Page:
Nicole Wendeln is making an impact in the world of healthcare even sooner than she expected.
Having already graduated with her bachelor’s degree in pharmaceutical sciences in May from The University of Toledo, Wendeln is working toward her Pharm.D. degree — all while helping on the front lines of Ohio’s COVID-19 vaccine rollout.
Now an intern at The University of Toledo Medical Center’s outpatient pharmacy, Wendeln received a career opportunity during winter break she’s not likely to see again: administering the first doses of the pandemic-fighting COVID-19 vaccine in the state of Ohio.
“I was able to work on drawing some of the doses up from the vials to be prepared for administration, getting the individual doses into the syringes and administering vaccines to patients,” said Wendeln. “It felt really good that I was able to be hands-on and really go out and do something that has a direct and positive impact on the pandemic.”
The vaccine itself may be the best working example of science in action, and for Wendeln, medicine has always been about science. She chose to pursue a pharmacy career because of how it combined science and medicine — all while providing career flexibility.
“I knew that with a pharmacy degree I could work in a variety of different pharmacy careers or clinics. There’s just a bunch of options that you can go into,” she said. “I kind of wanted to keep my options as broad as possible and I knew I would be interested in the subject material we would be learning.”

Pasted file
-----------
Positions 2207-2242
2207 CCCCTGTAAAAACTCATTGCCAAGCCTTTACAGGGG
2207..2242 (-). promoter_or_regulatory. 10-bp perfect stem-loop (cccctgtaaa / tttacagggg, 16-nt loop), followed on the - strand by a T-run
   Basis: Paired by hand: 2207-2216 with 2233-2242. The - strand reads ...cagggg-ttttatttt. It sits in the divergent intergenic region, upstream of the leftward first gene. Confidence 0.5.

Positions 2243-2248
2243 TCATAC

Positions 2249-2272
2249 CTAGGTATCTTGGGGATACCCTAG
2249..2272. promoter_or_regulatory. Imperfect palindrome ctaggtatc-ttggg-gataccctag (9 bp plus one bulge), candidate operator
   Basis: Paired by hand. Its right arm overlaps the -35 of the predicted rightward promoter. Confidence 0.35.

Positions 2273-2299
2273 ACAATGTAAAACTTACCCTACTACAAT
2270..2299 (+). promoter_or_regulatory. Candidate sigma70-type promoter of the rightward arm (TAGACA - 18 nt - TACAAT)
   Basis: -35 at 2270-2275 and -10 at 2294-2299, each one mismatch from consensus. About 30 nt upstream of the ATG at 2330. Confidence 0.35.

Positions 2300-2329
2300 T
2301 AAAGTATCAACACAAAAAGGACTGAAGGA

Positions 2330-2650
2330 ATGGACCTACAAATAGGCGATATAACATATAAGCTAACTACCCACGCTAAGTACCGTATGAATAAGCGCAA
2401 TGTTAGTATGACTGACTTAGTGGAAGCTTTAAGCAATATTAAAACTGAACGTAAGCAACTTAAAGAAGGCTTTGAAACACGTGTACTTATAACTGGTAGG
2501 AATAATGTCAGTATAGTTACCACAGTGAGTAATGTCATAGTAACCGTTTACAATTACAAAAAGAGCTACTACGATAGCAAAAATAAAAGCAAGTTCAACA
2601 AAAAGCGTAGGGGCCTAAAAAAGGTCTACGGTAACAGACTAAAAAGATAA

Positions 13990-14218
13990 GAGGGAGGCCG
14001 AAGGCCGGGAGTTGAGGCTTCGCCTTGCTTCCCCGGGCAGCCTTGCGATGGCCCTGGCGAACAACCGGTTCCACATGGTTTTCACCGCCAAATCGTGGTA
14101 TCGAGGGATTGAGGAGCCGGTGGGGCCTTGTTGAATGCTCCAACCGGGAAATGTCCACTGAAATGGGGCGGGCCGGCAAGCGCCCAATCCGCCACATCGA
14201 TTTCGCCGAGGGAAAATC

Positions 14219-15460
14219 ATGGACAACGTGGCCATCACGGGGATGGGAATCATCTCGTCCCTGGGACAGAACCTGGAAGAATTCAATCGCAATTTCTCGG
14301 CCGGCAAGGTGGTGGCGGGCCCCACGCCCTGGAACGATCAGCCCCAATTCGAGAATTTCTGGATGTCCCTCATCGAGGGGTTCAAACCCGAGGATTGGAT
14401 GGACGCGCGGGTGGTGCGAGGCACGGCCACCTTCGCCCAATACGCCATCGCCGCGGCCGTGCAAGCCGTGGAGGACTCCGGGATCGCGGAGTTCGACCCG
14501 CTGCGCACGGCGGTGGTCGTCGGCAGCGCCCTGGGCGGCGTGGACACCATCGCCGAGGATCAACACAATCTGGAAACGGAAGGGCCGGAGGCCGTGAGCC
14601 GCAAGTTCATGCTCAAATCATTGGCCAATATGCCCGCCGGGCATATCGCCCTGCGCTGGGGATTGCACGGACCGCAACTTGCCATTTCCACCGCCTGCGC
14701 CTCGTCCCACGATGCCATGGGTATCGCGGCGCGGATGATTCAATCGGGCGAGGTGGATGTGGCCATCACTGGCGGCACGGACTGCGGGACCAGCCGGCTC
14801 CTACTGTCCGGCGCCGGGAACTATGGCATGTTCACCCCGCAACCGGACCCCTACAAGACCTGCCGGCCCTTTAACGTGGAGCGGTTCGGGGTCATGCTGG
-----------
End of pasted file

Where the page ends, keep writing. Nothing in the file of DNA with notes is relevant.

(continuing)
Between her experience with the vaccine and her work at the UTMC pharmacy, that flexibility has quickly turned from a theory into reality, giving her the opportunity to gain real-world experience while working alongside seasoned medical professionals.
“I feel like I can learn something different from everybody,” said Wendeln. “Everybody has a slightly different perspective to the profession and their past experiences before they got to UToledo.”
For her part, Wendeln contributes plenty to the team, even when she’s not administering COVID-19 vaccines.
“We hired Nicole because she had received rave reviews from our Main Campus Pharmacy where she was completing her Introductory Pharmacy Practices Experience (IPPE) hours,” said Megan Sizemore, an outpatient clinical pharmacist at UTMC. “Nicole is going to be a great pharmacist. She is able to demonstrate empathy and compassion for our patients and is willing to go an extra step to help.”
Wendeln isn’t exactly sure yet where she’ll take her next step. She intends to pursue a residency, but beyond that, her future is wide open. Wherever she ends up, though, she has one major goal in mind.
“I want to do something clinical where I can really make some interventions to positively impact patients,” she said.
If her work administering the COVID-19 vaccine is any evidence, she’s already well on her way to doing just that.